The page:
Lives and livelihoods: Assessing the near-term impact of COVID-19 on US workers

McKinsey 02 Apr 2020 12:00

Downloadable Resources

Open interactive popup
  1. Article (PDF-1MB)

As the United States takes action to contain COVID-19 transmissions and “flatten the curve,” physical distancing measures are the first line of defense—and they have profoundly altered the rhythms of everyday life. Countless neighborhood businesses have been shuttered, trips to the grocery store have to be carefully planned, and many parents are working remotely from home with their kids in the background.

As of March 30, three-quarters of Americans were living under state or local stay-at-home mandates or advisories—and the economic fallout has been swift and dramatic. Discretionary spending has taken a hit, consumer confidence has been shaken, and small businesses are struggling. While there is great uncertainty about the depth and duration of this downturn, recent McKinsey research outlined multiple scenarios that vary depending on the spread of the virus and the public-health response as well as the effectiveness of policy in mitigating economic damage. These factors will determine whether the downturn follows a U-shape with a prolonged trough, or a V-shape with a strong upward rebound. In most scenarios, the depth of the recession appears likely to exceed that of any experienced in the United States since World War II.

American workers are already feeling the pain. Initial unemployment claims for the week ending March 21 soared to 3,307,000, nearly 15 times higher than the 211,000 claims filed just two weeks before and shattering the previous high of 692,000, reached in 1982. Just a week later, the number for the week ending March 28 more than doubled again, to 6,648,000 (Exhibit 1). Our own analysis finds that the first phase of the battle to contain COVID-19 could leave 42 million to 54 million net jobs vulnerable to reductions in hours or pay, temporary furloughs, or permanent layoffs. Many Americans are simply unable to go to work for an uncertain period of time. (However, this is not a forecast of the unemployment rate; see the sidebar for more on methodology.)

Looking beneath the aggregate number, where will the impact be felt? This article builds on the McKinsey Global Institute’s (MGI) 2019 research on the US labor market and aims to identify the people and places most vulnerable to the first-wave effects of the pandemic. Our analysis finds that lockdowns disproportionally affect low-income workers. People who were living paycheck to paycheck do not have the financial cushion to absorb a shock of this magnitude. They need immediate assistance to pay the rent, keep the lights on, and put food on the table. In addition, many of the lowest-paid Americans who are still working may be risking exposure to the virus as they perform vital services in the economy.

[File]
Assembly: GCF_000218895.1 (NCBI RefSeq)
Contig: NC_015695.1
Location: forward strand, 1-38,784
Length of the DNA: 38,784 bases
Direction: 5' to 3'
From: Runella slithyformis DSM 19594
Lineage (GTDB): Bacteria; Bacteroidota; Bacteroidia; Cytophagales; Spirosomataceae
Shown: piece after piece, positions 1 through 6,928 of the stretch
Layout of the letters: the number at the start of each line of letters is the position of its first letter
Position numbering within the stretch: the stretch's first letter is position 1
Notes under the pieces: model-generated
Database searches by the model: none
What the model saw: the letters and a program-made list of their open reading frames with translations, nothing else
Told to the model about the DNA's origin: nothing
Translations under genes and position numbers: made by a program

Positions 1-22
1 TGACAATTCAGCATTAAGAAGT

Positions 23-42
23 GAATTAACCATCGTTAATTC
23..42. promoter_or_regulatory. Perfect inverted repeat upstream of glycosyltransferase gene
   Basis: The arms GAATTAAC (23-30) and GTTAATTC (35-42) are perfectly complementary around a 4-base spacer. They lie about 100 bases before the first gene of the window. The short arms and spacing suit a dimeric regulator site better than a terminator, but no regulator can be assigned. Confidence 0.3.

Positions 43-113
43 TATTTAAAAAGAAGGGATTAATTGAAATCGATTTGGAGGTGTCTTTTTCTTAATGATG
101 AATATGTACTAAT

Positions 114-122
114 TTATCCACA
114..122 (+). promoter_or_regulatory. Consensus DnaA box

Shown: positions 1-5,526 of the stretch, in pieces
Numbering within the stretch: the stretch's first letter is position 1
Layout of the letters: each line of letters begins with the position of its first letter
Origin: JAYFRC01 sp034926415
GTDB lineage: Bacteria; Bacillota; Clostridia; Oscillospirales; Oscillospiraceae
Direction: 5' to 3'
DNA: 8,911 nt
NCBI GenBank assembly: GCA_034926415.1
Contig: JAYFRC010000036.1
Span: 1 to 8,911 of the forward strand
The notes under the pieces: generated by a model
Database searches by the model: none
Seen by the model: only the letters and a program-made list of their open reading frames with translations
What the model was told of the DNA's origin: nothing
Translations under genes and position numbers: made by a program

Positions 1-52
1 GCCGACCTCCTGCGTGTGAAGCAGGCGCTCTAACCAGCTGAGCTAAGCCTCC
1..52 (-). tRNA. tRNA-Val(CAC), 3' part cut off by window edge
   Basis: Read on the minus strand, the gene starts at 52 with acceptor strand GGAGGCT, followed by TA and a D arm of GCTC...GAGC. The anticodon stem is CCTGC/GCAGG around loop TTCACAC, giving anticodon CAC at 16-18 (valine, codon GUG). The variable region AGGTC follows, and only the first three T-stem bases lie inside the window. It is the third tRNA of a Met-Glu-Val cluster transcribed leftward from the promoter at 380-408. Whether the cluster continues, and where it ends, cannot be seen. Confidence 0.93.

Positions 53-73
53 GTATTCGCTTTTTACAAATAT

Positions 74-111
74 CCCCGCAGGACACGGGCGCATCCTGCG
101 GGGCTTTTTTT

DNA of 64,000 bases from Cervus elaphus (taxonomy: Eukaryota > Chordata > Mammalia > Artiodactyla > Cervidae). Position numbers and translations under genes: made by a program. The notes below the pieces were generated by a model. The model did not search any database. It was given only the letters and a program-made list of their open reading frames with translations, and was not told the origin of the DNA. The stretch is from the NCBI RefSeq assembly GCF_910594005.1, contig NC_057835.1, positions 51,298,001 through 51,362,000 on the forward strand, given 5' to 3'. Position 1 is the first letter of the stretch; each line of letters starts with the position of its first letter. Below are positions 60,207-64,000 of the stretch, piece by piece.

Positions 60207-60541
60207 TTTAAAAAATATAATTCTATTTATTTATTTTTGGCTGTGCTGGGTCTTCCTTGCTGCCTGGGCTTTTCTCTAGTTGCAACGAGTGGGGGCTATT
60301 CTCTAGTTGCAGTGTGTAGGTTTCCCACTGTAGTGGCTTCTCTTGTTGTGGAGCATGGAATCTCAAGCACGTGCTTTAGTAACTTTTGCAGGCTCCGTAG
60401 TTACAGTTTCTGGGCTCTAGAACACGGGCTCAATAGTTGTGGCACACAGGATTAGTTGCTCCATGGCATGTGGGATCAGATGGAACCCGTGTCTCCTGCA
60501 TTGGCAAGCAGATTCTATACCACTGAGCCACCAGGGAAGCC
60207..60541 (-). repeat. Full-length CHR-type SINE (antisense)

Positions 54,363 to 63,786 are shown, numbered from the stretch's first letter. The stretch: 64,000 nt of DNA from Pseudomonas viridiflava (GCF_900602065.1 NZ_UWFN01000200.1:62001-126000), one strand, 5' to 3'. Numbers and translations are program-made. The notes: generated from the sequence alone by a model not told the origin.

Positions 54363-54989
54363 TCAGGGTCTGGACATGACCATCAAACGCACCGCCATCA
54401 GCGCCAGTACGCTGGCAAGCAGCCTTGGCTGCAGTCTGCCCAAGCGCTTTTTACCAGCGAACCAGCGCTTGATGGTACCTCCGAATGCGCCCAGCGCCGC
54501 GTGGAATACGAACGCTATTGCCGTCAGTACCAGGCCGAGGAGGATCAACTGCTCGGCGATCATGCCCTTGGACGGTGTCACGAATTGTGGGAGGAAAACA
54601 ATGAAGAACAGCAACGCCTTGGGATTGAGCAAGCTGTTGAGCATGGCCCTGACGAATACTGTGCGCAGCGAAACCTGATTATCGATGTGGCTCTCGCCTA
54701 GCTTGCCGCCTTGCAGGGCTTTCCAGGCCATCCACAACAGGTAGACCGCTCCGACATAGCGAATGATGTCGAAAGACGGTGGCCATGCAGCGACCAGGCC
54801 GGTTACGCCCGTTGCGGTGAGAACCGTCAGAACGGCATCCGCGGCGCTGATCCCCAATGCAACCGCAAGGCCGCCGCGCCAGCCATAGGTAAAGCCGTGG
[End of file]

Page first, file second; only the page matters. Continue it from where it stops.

Some parts of the economy are particularly hard hit. Just two service industries—accommodation and food services, plus retail—account for 42 percent of vulnerable jobs. Although many restaurants are using takeout and delivery, they may need fewer people to do so, and some will struggle to pay rent in the coming months. Stores deemed “nonessential” have been closed in much of the country. Travel has also ground to a halt, canceling many flights and emptying out hotels and tourist attractions. By contrast, losses could be much more contained in primary sectors such as utilities, agriculture, and mining. White-collar industries like professional services, finance, insurance, information, and management account for only 5 percent of cuts in this first wave of impact.

Looking at the impact across geographies, tourism-reliant states like Nevada, Hawaii, Montana, Florida, Wyoming, South Carolina, and Louisiana are likely to be the hardest hit in percentage terms (Exhibit 4). In Clark County (Las Vegas), more than half of jobs are vulnerable. The Strip has gone dark, sidelining the workers employed by its casino hotels, restaurants, bars, and shows. In the two-week period ending March 28, almost 164,000 Nevadans filed initial unemployment claims—roughly 11 percent of the state’s employed workforce.

California has far and away the highest total number of affected jobs given its size of workforce. Some 6.4 million of the state’s workers may be vulnerable, including 1.7 million in Los Angeles County alone. Piling onto losses in the service sector, L.A.’s entertainment industry has also put production on hold. New York and Texas each stand to lose more than 3 million jobs, at least temporarily. In New York City, the current epicenter of the crisis, the impact could exceed 1.5 million jobs.

Looking across industries, those experiencing the biggest negative impact typically pay low wages and employ workforces with low educational attainment (Exhibit 6). Previous research from MGI found that these jobs have disproportionate concentrations of African-Americans, Hispanics, and people with a high-school education or less.

More than half of the vulnerable jobs in the private sector were in firms with fewer than 500 employees—and almost 40 percent from businesses with fewer than 100 people (Exhibit 7). Small businesses have less of a capital cushion to continue paying furloughed employees, and they may have fewer opportunities to redeploy workers to other functions. In addition, 16 million self-employed workers are not captured in our analysis due to lack of available data. But many of them are either unable to do business as usual or facing a sudden drop in demand.

At the same time, America has work that urgently needs to be done

Continue reading original article...


McKinsey researchBureau of Labor StatisticsUnited StatesMcKinsey Global InstituteUS Department of Labor
You may also like